We’re already half-way through October. This very month, not just this year but a few years in recent history, has been designated Domestic Violence Awareness Month. Last week I wrote about DVAM and Halloween, and today’s related topic is one I always find interesting. About 9 years ago I went through a DV training. Not a one-day workshop, but a whole course on domestic violence. The purpose of the course was to educate community members about DV, also train people who worked in other agencies about best practices when their clients were also struggling with DV, and to help the agency running the course develop their volunteer base. It was something I’d wanted to do for years, because the single biggest risk of physical harm facing women is DV. Just over half of murdered women are killed by a current or former intimate partner. As a self-defense teacher, it seemed important to understand more about that risk and the social dynamics around it.
So I went through the course, and spent about 4 or 5 years as a volunteer. For the first year I staffed the crisis line. The crisis line is a great resource for people needing some immediate help. The single most common call we got, the most common question question asked, was “is there room in your shelter?” And the single most common answer we had was no, please call back later today or tomorrow. Because there was usually no room. That was the answer, while I was there, almost all the time.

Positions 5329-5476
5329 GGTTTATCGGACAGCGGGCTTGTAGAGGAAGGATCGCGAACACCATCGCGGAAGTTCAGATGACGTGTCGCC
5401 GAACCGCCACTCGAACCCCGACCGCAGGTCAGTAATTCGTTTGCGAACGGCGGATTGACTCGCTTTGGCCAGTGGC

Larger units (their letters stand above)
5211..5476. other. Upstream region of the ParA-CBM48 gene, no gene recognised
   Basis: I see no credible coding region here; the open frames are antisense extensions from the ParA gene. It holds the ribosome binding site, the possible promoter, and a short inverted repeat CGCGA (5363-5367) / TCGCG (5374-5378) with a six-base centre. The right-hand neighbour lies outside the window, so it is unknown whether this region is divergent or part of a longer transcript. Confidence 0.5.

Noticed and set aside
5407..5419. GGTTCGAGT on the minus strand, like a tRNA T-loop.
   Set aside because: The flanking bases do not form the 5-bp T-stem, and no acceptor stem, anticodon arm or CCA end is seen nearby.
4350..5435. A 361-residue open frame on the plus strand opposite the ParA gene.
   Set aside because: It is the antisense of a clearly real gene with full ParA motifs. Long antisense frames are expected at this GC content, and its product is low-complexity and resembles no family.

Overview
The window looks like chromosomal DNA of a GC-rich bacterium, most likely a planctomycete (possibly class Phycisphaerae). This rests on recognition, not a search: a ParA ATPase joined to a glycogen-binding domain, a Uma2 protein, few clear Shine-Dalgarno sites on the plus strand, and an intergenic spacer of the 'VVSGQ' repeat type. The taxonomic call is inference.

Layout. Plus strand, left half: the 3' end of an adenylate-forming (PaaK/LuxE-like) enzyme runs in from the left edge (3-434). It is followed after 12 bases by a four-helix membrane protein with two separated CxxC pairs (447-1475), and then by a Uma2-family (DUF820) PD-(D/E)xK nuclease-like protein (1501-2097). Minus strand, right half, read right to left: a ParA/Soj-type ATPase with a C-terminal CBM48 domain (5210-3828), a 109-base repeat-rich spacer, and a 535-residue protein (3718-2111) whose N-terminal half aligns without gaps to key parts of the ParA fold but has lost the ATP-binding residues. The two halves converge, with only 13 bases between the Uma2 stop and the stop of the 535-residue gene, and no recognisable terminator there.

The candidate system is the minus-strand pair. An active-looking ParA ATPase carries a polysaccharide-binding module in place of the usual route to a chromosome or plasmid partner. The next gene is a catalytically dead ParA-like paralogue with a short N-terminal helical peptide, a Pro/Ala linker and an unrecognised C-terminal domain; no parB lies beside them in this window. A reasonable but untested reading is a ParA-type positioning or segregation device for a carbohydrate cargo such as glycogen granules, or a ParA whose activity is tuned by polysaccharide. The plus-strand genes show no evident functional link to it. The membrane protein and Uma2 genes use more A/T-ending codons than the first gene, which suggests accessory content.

What I find interesting was that there was such a large demand for shelter, yet the vast majority of time we turned people away. It didn’t make a whole lot of sense — if there’s such a demand, why is there so little supply? I don’t know the answer.
When I think about self-care — and finding a safe place to stay certainly is self-care — I see five levels. The first is self-soothing behavior, what you can do to help manage the way you express or experience emotions (such as fear, anger, worry, sadness) to calm yourself. There’s resiliency activities, which have a large overlap with self-soothing behavior but they’re generally done on a regular basis to help the future you become more resilient; this often includes regular exercise, healthy eating habits, meditation, and creative activities. The third level is when do you seek the support of a professional: therapist, doctor, attorney, victim advocate, law enforcement.
The final two levels are not immediate personal self-care, but they create the conditions that determine what self-care options are available to you. Institutional support generally backs your professionals and volunteer advocates. And structural/societal care is the bigger picture of what projects are deemed by “society” as more important. That’s where we find, relative to need, few resources allocated to domestic violence agencies in terms of budget that could fund it, such as for real estate, salaries for staff, food and clothing (not just shelter), legal aid, and programming to help clients get back on their feet.
How do we change that? We in Washington State have our voter pamphlets, and ballots are on their way. Do your due diligence. Make it a resiliency activity, which means you’ll do this every year. Which candidates are supporting funding and programs you care about? Support them, and vote.
You can also take our six-week course, Self-Defense 101. We go into on the dynamics of domestic and dating violence, on recognizing the red flags of abusive behavior how to navigate some of the landmines around DV and our legal system, because once you get into it, it’s not pretty at all. Next 101 classes will begin in January/February 2022, next year already!
Stay safe, live life!